Alphonso Davies needed only 68 seconds to write his name into history as Canada’s first goalscorer at a men’s World Cup. But a dream opening spiralled rapidly into a nightmare when the fastest goal of the tournament so far was made irrelevant by strikes from Andrej Kramaric (twice), Marko Livaja and Lovro Majer.
Croatia vaulted to the joint-lead of Group F and sent Canada crashing out of their second World Cup finals, nearly four decades after their mostly forgettable debut.
Morocco’s shock 2-0 win earlier against Belgium, their first World Cup victory in 24 years and their first group‑stage defeat since 1994, had narrowed Canada’s path to the knockout stage but did nothing to alter the objective on the night. John Herdman’s group of players still needed a win or draw to keep alive their hopes of advancing from a group suddenly tossed into disarray.
This is a World Cup like no other. For the last 12 years the Guardian has been reporting on the issues surrounding Qatar 2022, from corruption and human rights abuses to the treatment of migrant workers and discriminatory laws. The best of our journalism is gathered on our dedicated Qatar: Beyond the Football home page for those who want to go deeper into the issues beyond the pitch.
Guardian reporting goes far beyond what happens on the pitch. Support our investigative journalism today.
Four days after a frustrating 1-0 defeat against Belgium – where Les Rouges became the first side to attempt at least 20 shots and one penalty in a game while failing to score in 44 years – Canada’s long-awaited maiden goal was a thing of sweeping beauty worth the 36‑year wait.
A long, accurate distribution from the goalkeeper Milan Borjan found Tajon Buchanan, who calmly waited along the touchline for Davies to make his run. The 22-year-old Bayern Munich man galloped down the pitch, rising between Josip Juranovic and Dejan Lovren and heading Buchanan’s perfect cross into the back of the net. It was a spot of redemption for Davies, whose poorly taken penalty in the opening minutes against Belgium cost his side dearly – and perhaps fatally, as it turns out.
The early goal left Croatia momentarily shellshocked as Canada, a blur of collective movement in their black kit, poured on the attack with pace and verve. But it was not long before the big names from the World Cup runners-up in 2018 – Luka Modric, Marcelo Brozovic and Mateo Kovacic – found their footing and got matters under control in midfield. Gradually they became more organised in attack and put one question after another to Canada’s increasingly vulnerable defence.
The breakthrough, when it came, felt inevitable as Ivan Perisic slipped a pass into the box for Kramaric, who finished coolly and was mobbed by his teammates. By the end of the half Croatia were in total control and threatening with regularity before Livaja’s left-footed missile from a step outside the area tore into the net for Croatia’s second, silencing the thousands of red-clad Canadian supporters packed into the south end of the stadium.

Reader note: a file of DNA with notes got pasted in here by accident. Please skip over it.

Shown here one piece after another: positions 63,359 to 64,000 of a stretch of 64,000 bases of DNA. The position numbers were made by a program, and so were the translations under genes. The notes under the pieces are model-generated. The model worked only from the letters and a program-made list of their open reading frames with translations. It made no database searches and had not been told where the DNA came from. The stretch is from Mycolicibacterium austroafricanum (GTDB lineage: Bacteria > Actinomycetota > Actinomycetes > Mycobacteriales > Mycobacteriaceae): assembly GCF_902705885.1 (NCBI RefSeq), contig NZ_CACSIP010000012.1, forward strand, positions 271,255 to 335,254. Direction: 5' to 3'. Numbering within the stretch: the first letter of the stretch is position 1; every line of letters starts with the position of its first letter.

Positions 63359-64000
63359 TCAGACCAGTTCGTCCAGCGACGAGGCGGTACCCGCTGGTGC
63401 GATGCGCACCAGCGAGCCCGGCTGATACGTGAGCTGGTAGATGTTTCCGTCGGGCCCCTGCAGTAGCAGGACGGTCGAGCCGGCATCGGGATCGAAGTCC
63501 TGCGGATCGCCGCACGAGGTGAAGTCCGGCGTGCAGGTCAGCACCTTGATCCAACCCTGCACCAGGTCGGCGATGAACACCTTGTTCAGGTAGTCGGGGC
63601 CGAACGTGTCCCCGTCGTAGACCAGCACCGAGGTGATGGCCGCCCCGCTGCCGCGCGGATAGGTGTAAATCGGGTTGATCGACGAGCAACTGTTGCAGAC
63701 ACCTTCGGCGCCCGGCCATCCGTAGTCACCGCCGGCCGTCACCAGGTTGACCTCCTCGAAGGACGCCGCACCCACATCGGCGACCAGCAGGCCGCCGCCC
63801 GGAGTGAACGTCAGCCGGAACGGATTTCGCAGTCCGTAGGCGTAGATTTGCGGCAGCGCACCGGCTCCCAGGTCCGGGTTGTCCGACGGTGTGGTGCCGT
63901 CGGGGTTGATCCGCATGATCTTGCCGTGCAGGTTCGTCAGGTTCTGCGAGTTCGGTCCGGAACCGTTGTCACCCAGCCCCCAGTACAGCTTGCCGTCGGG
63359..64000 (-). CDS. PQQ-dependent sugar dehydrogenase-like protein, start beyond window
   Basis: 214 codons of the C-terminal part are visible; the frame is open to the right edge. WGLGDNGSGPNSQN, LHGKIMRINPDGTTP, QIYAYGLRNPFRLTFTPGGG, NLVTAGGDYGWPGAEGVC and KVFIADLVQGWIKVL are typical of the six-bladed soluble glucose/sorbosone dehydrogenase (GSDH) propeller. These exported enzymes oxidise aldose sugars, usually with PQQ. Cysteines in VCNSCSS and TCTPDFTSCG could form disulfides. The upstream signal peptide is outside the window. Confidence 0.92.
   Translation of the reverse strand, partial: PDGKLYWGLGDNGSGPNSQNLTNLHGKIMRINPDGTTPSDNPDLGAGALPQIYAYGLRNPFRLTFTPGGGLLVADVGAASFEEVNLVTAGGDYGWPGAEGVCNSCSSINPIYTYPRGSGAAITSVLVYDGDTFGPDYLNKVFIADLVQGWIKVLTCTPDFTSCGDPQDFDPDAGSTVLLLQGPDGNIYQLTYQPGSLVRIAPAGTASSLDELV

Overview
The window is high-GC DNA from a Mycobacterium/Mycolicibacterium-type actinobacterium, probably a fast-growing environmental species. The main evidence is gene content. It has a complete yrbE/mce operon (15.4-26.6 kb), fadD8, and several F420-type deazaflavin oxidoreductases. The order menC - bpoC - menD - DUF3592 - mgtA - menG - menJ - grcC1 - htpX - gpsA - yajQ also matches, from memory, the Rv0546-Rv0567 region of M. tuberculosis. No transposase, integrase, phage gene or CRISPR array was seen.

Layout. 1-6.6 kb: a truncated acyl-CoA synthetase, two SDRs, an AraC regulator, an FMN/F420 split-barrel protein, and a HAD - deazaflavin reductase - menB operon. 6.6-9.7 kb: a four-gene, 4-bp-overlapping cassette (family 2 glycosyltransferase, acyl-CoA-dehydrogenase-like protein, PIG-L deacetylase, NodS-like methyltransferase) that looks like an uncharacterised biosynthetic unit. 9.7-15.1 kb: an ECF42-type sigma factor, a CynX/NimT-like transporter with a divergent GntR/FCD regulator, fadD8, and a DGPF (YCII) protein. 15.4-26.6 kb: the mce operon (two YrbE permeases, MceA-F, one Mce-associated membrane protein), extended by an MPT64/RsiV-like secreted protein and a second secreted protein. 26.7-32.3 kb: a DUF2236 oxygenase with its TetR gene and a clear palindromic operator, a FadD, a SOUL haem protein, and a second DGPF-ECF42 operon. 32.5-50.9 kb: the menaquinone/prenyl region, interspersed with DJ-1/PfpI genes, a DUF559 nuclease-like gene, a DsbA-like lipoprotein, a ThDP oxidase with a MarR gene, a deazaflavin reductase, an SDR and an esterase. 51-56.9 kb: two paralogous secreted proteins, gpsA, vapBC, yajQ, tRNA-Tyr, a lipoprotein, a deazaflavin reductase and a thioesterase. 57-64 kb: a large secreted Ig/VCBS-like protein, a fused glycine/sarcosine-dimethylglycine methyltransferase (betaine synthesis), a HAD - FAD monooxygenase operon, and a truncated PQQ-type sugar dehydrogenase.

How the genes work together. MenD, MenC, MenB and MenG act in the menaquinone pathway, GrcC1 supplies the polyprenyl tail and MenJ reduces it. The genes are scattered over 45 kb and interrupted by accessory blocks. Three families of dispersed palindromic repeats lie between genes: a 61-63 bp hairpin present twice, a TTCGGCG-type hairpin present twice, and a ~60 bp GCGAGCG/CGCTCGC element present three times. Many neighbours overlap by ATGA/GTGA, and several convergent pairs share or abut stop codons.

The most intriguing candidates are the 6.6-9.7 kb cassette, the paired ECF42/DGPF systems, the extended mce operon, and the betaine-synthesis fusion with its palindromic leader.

“We managed to stabilise ourselves and get back on our feet,” Dalic said afterwards. “When you get back on your feet against such a great energetic team, that means a great victory. This is what made me proud and happy. Croatia once again demonstrated power, strength and quality.”
Herdman, the 47-year-old manager from Consett in County Durham, made a pair of changes at half-time – the young attacker Ismaël Koné for the injured Stephen Eustáquio and Jonathan Osorio for Cyle Larin – and went to a three-man backline shortly after. Canada responded with a pair of promising chances in the opening 10 minutes, but the tactical fine-tuning did little to slow the humming Croatian midfield, who launched one counterattack after another that pushed Canada’s defence toward its breaking point.
“The more you push the more you had to risk and the more open you were to their quality.” Herdman said. “You’ve got to make tactical adjustments coming into the second half, which leaves you open. And when you open yourself up to a team like Croatia, they’re going to be clinical in transition. And I thought they gave a masterclass in those transitional moments.”
The next goal came in the 70th minute when Kramaric calmly collected a cross from Perisic inside the area and took one touch before firing a left-footed shot inside the far post through the legs of the 39-year-old captain, Atiba Hutchinson, the lone Canadian player who was alive the last time the country played in a World Cup and whose 100th international appearance will be one to forget. Majer made it four deep into stoppage time after a mistake by Kamal Miller, sending Croatia’s ultras into a state of delirium behind the goal.
Canada had not even come close to qualifying for the World Cup since their first and only appearance back in 1986, when they exited the group stage with losses to France, Hungary and the USSR without scoring a goal. This time they have shown far better, playing at times enthralling football, but will head home with cruelly little to show for it before co-hosting in four years’ time.